The library’s facade is made almost entirely of spruce, sourced from Finland. It has steel and glass structures mixed in, creating a soft, inviting look. The Helsinki government allocated 68 million euros to the project as well as a prime spot opposite the Finnish Parliament (the federal government provided 30 million more). A local firm, ALA Architects, won the commission over 543 other competitors.
Only one third of the 185,000-square-foot space is allocated to books (transported by specially designed robots); the rest is community space designed for meeting and doing.
At the “book heaven” on the top floor, visitors sprawl out among potted trees and on specially commissioned wool carpets. An urban workshop on the second floor has sewing machines, scanners and printers as well as laser cutters and soldering stations, with spaces allocated to sewing, making badges, and even playing the drums. There is room for pop-up markets and entrepreneurs can rent out work stations to meet with colleagues or clients. There are pop-up information desks where organizations can inform visitors about their work.
In March, Oodi welcomed its one millionth visitor. “We have tourists from all over the world visiting, but mainly from Europe mostly, China, Japan and America,” said Anna-Maria Soininvaara, the library’s director. “Usually they want to experience the Maker Space and ask where all the books are because the shelves are always half empty because they’re all on loan.”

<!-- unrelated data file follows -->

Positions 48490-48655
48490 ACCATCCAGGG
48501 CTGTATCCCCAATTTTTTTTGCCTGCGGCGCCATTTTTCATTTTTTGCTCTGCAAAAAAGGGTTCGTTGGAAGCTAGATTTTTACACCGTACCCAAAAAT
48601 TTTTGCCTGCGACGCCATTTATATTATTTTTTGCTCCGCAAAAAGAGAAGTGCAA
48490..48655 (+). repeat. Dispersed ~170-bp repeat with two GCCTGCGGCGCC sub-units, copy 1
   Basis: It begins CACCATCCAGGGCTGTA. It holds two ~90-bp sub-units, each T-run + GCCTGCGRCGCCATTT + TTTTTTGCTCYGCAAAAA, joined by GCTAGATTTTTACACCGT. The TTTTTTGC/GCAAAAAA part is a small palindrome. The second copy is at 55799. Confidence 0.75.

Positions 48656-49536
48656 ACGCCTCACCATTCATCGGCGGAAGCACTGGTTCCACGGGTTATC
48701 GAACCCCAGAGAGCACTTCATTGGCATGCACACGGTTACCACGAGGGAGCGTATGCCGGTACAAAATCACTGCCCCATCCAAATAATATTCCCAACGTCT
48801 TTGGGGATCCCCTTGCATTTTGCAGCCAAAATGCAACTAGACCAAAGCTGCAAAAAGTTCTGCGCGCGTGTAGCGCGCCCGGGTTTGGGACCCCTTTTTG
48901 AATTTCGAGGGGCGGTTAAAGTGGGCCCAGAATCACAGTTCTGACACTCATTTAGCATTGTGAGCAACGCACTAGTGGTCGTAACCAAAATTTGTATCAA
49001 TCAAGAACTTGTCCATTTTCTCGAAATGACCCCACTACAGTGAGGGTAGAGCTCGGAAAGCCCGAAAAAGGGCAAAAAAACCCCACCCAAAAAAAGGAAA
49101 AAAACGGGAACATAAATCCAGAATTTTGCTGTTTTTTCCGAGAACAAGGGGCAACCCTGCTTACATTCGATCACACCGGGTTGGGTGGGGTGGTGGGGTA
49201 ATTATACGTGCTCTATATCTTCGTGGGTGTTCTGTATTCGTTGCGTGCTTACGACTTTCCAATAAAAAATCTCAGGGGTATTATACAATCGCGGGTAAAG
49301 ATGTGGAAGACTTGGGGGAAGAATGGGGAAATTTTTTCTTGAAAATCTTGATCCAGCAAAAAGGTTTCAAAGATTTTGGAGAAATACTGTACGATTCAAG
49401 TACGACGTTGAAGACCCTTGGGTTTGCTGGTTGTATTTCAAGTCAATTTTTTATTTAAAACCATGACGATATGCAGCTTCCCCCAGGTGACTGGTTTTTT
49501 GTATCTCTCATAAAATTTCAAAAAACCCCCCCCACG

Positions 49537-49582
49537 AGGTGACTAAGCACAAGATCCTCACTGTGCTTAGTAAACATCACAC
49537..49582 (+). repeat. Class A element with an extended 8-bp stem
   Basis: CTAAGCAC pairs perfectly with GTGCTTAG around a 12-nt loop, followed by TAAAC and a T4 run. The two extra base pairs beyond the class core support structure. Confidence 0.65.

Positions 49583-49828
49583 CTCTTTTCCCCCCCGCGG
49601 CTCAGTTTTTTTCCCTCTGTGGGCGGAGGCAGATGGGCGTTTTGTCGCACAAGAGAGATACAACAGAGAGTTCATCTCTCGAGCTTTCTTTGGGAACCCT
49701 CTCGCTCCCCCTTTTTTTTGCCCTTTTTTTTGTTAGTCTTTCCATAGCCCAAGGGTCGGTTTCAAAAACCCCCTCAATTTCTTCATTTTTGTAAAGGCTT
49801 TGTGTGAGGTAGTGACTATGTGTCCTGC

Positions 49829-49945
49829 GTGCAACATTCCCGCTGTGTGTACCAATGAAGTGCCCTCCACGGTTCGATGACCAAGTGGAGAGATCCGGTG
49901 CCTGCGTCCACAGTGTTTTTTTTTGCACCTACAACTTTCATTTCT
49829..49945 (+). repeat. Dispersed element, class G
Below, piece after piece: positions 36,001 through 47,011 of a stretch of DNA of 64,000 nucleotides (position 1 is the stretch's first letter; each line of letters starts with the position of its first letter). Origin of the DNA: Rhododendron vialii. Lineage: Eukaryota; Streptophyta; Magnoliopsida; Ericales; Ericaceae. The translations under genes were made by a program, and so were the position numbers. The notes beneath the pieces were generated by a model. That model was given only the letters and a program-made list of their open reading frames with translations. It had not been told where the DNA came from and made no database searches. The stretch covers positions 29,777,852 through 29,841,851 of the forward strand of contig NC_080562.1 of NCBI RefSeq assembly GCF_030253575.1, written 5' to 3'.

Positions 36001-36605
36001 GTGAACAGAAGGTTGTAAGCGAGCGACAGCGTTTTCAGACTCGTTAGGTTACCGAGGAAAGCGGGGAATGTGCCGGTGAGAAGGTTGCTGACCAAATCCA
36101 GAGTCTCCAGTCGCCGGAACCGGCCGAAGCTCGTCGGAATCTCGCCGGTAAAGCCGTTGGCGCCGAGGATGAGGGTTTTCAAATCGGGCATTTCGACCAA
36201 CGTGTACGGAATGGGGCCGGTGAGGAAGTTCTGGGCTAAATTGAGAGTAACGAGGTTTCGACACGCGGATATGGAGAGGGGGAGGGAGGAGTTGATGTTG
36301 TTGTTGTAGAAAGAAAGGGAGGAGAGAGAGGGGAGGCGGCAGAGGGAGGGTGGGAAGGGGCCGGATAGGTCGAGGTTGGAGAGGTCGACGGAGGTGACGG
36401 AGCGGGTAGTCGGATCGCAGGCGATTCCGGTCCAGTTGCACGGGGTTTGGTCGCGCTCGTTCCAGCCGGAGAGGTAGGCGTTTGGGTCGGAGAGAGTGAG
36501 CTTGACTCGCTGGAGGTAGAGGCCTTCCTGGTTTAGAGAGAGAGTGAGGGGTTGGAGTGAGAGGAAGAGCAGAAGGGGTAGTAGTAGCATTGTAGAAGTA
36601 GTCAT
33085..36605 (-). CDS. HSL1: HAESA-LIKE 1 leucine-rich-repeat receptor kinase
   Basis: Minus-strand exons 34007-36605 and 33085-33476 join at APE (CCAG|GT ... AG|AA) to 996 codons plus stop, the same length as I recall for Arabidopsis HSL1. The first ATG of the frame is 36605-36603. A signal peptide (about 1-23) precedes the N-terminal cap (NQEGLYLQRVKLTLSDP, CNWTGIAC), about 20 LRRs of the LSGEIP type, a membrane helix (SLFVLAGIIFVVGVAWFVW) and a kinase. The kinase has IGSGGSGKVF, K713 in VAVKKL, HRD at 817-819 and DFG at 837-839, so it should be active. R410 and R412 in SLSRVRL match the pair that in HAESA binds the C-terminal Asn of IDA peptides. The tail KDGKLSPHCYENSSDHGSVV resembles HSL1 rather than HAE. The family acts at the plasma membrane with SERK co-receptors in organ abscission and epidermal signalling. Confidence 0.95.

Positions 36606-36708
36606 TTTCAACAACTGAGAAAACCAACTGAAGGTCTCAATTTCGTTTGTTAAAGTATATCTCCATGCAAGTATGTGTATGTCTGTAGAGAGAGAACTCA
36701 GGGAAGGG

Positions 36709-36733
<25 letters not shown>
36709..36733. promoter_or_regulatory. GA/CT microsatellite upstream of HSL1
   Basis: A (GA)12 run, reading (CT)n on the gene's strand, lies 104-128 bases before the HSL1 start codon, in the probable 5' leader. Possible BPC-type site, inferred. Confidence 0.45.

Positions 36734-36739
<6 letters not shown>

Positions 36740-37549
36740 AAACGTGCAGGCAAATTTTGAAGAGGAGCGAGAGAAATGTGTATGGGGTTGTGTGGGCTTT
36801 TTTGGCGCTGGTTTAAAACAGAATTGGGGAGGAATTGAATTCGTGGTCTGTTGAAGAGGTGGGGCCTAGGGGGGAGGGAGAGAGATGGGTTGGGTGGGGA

Museum of Literature
On St. Stephen’s Green, the Central Park of Dublin, there are three grand Georgian buildings, one of which was built by the architect Richard Cassels (also known as Richard Castle) in the 1700s. Behind them are lush Victorian gardens that open up to more secret oases. One has a 200-year-old strawberry tree.
These structures were previously the original home of the University College Dublin, where many of Ireland’s most famous writers studied. On September 20, they will be open to the public for the first time, as home to the Museum of Literature Ireland, or MoLI.
Visitors will be able to see the old physics theater where James Joyce set a chapter of his “A Portrait of the Artist as a Young Man” and the original print of “Ulysses,” famously called copy number 1. The bedroom of poet Gerard Manley Hopkins is still intact and will be available for viewing. Private letters from Joyce have been pulled out of storage for display.